Jan-Simon : The German instrumental rockers of Kalamata came up with a little innovation when naming their songs. There have been bands who gave their lyricless songs ornate, twenty words or more titles whereas other bands simply gave them a serial number. Kalamata adds to this their own interpretation of the acrostychon: all seven songs on the eponymous debut of this Hildesheim based trio have a one word title. Together these words form a sentence, which is about as much deeper meaning as can be given to the songs, created in the good old German interpretation of Kyuss-style desert rock. If this reminds of Colour Haze, spot on, because that band has become the benchmark for modern interpretation of this particular type of stoner rock. There are many similarities, such as the lazy atmosphere and slow, careful building of the often long songs. But there are also differences: most songs contain heavier rocking than with the big brothers from Munich. Take ‘Die’, the fourth track of the album, which starts with unadulterated sludge metal riffing more similar to Mastodon than to space or stoner rock. Combined with the jazzy segments in ‘Soon’ and other songs, this leads to a very distinct mixture that has many influences but as a whole is rather unique.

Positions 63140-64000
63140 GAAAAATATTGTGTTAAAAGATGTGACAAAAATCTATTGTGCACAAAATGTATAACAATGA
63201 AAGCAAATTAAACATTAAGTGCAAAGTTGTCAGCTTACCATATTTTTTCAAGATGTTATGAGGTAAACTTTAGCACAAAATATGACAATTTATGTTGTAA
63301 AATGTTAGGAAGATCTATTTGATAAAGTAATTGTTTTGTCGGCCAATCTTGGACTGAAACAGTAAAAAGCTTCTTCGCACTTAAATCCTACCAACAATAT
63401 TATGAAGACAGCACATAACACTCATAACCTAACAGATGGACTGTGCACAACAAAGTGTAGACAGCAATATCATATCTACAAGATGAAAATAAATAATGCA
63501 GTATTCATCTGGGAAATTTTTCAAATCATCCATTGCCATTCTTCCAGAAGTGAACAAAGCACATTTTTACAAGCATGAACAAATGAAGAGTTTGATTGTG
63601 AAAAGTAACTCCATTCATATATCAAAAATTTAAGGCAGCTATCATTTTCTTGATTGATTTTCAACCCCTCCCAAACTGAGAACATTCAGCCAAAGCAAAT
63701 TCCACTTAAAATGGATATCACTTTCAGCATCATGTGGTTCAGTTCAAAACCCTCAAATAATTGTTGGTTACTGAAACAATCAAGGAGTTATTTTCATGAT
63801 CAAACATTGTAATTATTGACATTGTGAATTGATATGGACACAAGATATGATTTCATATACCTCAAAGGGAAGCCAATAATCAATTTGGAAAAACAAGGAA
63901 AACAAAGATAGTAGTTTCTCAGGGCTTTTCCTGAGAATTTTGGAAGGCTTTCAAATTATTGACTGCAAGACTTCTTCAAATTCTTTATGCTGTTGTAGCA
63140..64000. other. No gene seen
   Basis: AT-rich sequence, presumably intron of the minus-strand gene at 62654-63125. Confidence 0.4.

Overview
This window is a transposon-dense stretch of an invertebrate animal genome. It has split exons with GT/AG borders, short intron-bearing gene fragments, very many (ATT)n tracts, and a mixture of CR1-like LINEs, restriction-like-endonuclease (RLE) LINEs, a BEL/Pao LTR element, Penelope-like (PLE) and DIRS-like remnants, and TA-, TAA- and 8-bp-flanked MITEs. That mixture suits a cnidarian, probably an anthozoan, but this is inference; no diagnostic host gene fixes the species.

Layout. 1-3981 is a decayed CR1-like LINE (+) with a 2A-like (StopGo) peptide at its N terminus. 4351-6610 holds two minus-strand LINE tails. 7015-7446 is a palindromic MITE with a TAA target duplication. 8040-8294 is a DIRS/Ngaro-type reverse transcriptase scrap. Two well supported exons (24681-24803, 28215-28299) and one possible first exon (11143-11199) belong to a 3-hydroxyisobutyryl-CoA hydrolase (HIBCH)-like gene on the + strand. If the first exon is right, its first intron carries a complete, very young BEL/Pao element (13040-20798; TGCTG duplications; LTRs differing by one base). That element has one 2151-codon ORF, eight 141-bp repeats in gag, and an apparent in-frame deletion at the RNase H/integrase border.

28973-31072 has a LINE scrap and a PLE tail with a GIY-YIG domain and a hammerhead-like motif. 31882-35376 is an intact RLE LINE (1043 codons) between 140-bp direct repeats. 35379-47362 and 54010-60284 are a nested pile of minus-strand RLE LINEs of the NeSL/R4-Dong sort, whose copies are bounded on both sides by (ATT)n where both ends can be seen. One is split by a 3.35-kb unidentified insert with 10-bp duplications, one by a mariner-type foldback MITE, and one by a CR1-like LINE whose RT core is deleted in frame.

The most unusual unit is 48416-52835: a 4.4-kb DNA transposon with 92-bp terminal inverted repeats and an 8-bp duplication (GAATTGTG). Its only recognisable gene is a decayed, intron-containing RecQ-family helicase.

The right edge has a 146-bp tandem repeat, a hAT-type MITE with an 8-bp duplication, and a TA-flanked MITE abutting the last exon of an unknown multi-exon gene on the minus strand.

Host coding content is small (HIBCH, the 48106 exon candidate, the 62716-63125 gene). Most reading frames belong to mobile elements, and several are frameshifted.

The big downside of instrumental music in general – and that of Kalamata in particular – is the limited distinction between the various songs. Kalamata suffers from that, no matter how German-solid the songs are and how professional de production is. If it lacks a personal signature, it will have to come from songs themselves and they are not catchy enough for the album to create an overwhelming impression. For that, the band should loosen all impediments and just let it all hang out. It is the only way to make an indelible impression.